Cristin-resultat-ID: 1561364
Sist endret: 9. juli 2018 13:26
NVI-rapporteringsår: 2018
Vitenskapelig artikkel

The Differential Mortality of Undesired Infants in Sub-Saharan Africa

  • Martin Flatø


ISSN 0070-3370
e-ISSN 1533-7790
NVI-nivå 2

Om resultatet

Vitenskapelig artikkel
Publiseringsår: 2018
Publisert online: 2018
Volum: 55
Hefte: 1
Sider: 271 - 294
Open Access


Scopus-ID: 2-s2.0-85041201057

Beskrivelse Beskrivelse


The Differential Mortality of Undesired Infants in Sub-Saharan Africa


With high rates of infant mortality in sub-Saharan Africa, investments in infant health are subject to tough prioritizations within the household, in which maternal preferences may play a part. How these preferences will affect infant mortality as African women have ever-lower fertility is still uncertain, as increased female empowerment and increased difficulty in achieving a desired gender composition within a smaller family pull in potentially different directions. I study how being born at a parity or of a gender undesired by the mother relates to infant mortality in sub-Saharan Africa and how such differential mortality varies between women at different stages of the demographic transition. Using data from 79 Demographic and Health Surveys, I find that a child being undesired according to the mother is associated with a differential mortality that is not due to constant maternal factors, family composition, or factors that are correlated with maternal preferences and vary continuously across siblings. As a share of overall infant mortality, the excess mortality of undesired children amounts to 3.3 % of male and 4 % of female infant mortality. Undesiredness can explain a larger share of infant mortality among mothers with lower fertility desires and a larger share of female than male infant mortality for children of women who desire 1–3 children. Undesired gender composition is more important for infant mortality than undesired childbearing and may also lead couples to increase family size beyond the maternal desire, in which case infants of the surplus gender are particularly vulnerable.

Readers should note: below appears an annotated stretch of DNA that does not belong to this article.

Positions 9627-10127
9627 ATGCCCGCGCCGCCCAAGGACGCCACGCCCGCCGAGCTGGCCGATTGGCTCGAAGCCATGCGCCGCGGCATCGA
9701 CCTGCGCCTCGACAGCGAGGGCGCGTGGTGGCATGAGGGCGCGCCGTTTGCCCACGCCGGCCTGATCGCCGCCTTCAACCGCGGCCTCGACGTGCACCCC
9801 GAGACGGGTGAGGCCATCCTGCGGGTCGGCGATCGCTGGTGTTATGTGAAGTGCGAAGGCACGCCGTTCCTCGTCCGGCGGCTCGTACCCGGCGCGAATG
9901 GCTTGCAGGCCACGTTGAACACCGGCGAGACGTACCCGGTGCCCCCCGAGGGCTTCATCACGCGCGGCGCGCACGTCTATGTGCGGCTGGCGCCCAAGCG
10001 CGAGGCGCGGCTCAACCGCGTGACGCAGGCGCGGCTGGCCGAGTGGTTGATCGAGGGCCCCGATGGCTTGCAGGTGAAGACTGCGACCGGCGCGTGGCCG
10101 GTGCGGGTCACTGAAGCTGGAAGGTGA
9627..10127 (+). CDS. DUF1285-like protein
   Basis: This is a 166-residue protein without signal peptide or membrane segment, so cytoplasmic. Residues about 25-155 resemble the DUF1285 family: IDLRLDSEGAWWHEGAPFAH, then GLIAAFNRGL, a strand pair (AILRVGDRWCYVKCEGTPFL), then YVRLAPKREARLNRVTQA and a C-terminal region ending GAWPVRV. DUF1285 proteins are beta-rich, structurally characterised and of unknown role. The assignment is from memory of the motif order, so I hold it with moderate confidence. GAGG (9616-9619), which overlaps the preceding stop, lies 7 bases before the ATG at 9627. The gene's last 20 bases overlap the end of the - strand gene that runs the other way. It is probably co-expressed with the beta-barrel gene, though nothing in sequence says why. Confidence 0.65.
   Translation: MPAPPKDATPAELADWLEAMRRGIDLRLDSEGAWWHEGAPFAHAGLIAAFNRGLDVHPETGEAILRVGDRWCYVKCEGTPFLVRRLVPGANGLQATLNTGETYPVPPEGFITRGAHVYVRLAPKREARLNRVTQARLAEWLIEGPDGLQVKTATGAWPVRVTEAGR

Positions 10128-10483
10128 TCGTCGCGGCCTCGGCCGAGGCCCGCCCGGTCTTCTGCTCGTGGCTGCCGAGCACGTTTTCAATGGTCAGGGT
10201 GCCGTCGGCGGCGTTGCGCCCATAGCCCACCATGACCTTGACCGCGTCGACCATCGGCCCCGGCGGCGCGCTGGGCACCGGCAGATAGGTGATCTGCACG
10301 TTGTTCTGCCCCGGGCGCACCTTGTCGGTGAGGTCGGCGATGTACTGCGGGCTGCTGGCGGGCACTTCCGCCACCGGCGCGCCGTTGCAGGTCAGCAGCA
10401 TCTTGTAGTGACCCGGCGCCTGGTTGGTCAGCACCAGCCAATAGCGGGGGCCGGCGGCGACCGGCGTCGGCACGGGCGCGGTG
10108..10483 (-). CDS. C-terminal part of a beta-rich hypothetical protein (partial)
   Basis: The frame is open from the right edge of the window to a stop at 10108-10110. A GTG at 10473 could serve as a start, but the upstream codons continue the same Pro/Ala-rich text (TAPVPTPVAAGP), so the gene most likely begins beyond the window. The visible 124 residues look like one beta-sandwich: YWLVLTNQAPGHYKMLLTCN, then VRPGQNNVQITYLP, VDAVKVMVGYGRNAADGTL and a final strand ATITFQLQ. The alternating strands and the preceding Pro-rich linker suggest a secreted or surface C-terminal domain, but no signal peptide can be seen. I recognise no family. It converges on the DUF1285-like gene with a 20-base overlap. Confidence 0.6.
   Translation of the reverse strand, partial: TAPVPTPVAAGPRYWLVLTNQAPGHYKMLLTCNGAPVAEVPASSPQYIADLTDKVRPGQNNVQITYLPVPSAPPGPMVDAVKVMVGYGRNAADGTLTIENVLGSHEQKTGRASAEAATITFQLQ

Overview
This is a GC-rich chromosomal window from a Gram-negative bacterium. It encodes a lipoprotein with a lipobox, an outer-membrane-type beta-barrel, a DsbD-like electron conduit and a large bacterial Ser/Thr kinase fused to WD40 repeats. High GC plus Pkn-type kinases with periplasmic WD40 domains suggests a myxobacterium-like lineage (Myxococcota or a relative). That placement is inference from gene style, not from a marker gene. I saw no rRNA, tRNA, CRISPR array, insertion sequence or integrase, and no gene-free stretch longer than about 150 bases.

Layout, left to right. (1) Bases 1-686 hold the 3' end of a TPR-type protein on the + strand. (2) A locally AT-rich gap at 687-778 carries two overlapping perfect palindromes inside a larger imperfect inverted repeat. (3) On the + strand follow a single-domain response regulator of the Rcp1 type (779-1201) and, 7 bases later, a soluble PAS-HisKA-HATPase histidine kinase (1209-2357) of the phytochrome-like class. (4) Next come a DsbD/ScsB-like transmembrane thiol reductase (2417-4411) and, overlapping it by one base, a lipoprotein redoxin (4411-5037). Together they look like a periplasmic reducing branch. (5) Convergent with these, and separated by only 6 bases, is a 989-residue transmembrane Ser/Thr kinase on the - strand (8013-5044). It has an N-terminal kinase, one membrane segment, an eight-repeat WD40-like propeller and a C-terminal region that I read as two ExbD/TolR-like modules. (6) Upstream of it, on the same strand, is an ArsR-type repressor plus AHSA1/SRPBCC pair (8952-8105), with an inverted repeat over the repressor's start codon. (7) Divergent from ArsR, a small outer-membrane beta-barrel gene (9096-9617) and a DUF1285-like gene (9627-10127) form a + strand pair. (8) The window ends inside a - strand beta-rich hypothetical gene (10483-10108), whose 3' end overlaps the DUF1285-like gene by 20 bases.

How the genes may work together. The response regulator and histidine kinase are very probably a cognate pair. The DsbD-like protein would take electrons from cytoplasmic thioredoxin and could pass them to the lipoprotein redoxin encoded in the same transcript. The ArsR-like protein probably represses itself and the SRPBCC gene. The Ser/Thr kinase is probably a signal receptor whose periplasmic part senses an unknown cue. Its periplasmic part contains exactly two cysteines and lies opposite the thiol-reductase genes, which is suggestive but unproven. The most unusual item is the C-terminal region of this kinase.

Aktiv cristin-person

Martin Flatø

  • Tilknyttet:
    ved The International Institute for Applied Systems Analysis
  • Tilknyttet:
    ved NIFU Nordisk institutt for studier av innovasjon, forskning og utdanning
  • Tilknyttet:
    ved Økonomisk institutt ved Universitetet i Oslo
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